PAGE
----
Caroline Magnus owns Stokesay Court where Atonement was filmed
When Caroline Magnus inherited Stokesay Court in South Shropshire she expected her planned restoration of the house to take decades.
That was until it was spotted by a film company who decided it was the perfect setting for their latest project.
Thanks to Working Title Films' production of Atonement, which was largely filmed at the house, the renovations are well advanced.
The film too did well, winning a hatful of BAFTAs and Oscars.
Ms Magnus moved into Stokesay Court in 1995 after the death of her aunt by marriage, Jewell Magnus-Allcroft. She was the granddaughter of John Derby Allcroft, who originally built
Sadly, he only lived in the house for six months after it was completed in 1892, having waited 16 years to buy the land to build it on.
Ms Magnus had not expected to inherit the house: "The first I discovered was a copy of the will and a compliments slip which was sent to me about a week after Jewell died."
The Great Hall at Stokesay Court featured largely in Atonement
When she arrived the house was empty and the roof leaked. The contents of the house were sold and the proceeds used to repair the roof.
Until that was done Ms Magnus said it was a constant battle against the elements: "You would have seen buckets all over the hall, all around the gallery.
"Every time it rained I and my friends would have to go on bucket patrols to the remoter parts of the house and just see where the drips were coming in."
Stokesay had been spotted in an article in Country Life by location managers looking for somewhere to film a screen adaptation of Ian McEwan's novel, Atonement.
Ms Magnus thought nothing would come of it: "I more or less forgot about it because I had had quite a lot of location managers turning up over the years... then suddenly they came back and said 'yes', they really would like to use it."
The statue from the fountain is now in the house
The house was transformed: "They took all my furniture away into storage for the duration and brought in about seven or eight pantechnicons full of furniture.
"The extraordinary thing was that it all had to be checked in down to the last matchstick almost and then all checked out again at the end of the filming."
The fountain in the grounds from which Keira Knightley emerged during the film was given a total makeover. It has now been restored to its original state, but the huge statue used as a centrepiece is in the Great Hall at Stokesay Court.
Although the house was weather proof and the restoration process had begun when the film crews arrived in the summer of 2006 many of the rooms were in need of decoration.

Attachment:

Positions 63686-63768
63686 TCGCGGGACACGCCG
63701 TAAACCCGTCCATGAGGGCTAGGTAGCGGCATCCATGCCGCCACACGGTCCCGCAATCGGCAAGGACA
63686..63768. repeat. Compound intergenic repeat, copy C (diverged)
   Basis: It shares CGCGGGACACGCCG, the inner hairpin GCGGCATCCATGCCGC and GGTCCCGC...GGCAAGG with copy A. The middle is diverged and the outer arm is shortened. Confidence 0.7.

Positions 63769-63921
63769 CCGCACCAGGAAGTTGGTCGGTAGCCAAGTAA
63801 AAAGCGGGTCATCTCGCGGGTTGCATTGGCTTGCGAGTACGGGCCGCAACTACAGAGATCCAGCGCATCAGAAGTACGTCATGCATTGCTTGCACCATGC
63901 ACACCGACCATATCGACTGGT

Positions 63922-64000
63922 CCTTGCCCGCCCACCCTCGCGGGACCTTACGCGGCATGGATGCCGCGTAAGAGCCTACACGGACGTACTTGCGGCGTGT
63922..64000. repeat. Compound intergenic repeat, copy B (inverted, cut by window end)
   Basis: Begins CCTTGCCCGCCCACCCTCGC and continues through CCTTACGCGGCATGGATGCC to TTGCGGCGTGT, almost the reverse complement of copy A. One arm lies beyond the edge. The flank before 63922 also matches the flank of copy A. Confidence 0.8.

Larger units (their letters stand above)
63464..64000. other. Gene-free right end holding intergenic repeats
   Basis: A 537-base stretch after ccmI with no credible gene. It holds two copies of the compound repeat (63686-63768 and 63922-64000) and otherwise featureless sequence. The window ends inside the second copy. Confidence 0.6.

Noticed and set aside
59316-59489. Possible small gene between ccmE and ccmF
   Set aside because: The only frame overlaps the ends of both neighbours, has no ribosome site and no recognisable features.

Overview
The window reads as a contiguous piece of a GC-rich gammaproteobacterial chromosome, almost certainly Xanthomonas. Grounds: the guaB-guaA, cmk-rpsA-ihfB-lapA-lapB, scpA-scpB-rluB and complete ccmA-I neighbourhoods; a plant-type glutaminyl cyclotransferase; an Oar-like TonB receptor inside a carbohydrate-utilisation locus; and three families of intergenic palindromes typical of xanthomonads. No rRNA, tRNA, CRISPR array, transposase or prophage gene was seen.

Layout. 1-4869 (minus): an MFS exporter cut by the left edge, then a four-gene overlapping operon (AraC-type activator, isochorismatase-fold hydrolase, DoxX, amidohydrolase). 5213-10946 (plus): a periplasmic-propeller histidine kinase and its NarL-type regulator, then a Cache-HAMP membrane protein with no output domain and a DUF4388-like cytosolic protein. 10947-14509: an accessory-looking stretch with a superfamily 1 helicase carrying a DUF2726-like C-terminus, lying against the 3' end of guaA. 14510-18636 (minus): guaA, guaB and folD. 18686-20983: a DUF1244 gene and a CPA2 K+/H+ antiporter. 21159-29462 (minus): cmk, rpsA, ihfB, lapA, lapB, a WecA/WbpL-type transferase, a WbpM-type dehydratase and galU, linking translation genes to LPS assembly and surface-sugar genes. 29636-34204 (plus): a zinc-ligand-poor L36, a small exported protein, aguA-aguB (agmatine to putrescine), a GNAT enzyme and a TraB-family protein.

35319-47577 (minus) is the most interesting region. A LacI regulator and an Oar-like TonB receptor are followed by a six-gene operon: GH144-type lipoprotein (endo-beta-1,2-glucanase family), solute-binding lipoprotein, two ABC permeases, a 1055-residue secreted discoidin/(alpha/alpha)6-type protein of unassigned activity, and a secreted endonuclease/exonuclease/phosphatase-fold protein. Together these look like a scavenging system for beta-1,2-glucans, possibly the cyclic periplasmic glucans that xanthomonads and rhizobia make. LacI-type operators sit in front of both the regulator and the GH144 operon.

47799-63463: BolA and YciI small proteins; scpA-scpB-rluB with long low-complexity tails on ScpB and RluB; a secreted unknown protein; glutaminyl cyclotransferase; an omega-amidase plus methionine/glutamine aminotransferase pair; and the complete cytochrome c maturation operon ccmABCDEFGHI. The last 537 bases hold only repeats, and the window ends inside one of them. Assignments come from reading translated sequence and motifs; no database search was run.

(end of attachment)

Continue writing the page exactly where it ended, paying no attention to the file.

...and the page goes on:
The wall paper in Briony's room at Stokesay was made in New York
Ms Magnus said the master bedroom suite at Stokesay was in a particularly bad state after being abandoned in 1911 and then used as a furniture store.
"The walls were an orange colour and there were chunks of plaster missing and the ceiling was in a very, very sad state.
So when they decorated it for Atonement I was absolutely delighted and even more delighted by the choice of wallpaper, which is simply wonderful."
The paper (which covers the wall of what was used as the character Briony's room) was made by a firm in New York, who used a pattern from their archives for authenticity.
Any concerns Ms Magnus had about damage to the house during the filming were dispelled by the presence of a conservation expert.
She had worked with other filmmakers: "That was very beneficial, not just for me but for the film company, because she could tell me not to worry if I was starting to get anxious."
One strategy was to attach tennis balls to the bottom of camera tripod legs to avoid marking the wooden floors.
The cameras have gone, but the effects of Atonement are still evident.
Caroline Magnus in the room used for Cecilia's bedroom in Atonement
Bookcases used for the library scene in the film have been left, along with a few other items. But the greatest legacy of the film is its appeal as a tourist venue.
Since Atonement was released Ms Magnus has been showing regular tour groups around the house. They can look in the bedrooms used by Cecilia (Keira Knightley) and Briony (Saoirse Ronan) and look out of the windows at the fountain and the gardens.
The hotel scenes in the film where the elderly Briony (Vanessa Redgrave), by then a successful writer, reflects on her life and the events of that fateful summer just before the second world war were also filmed at Stokesay Court but ended up on the cutting room floor.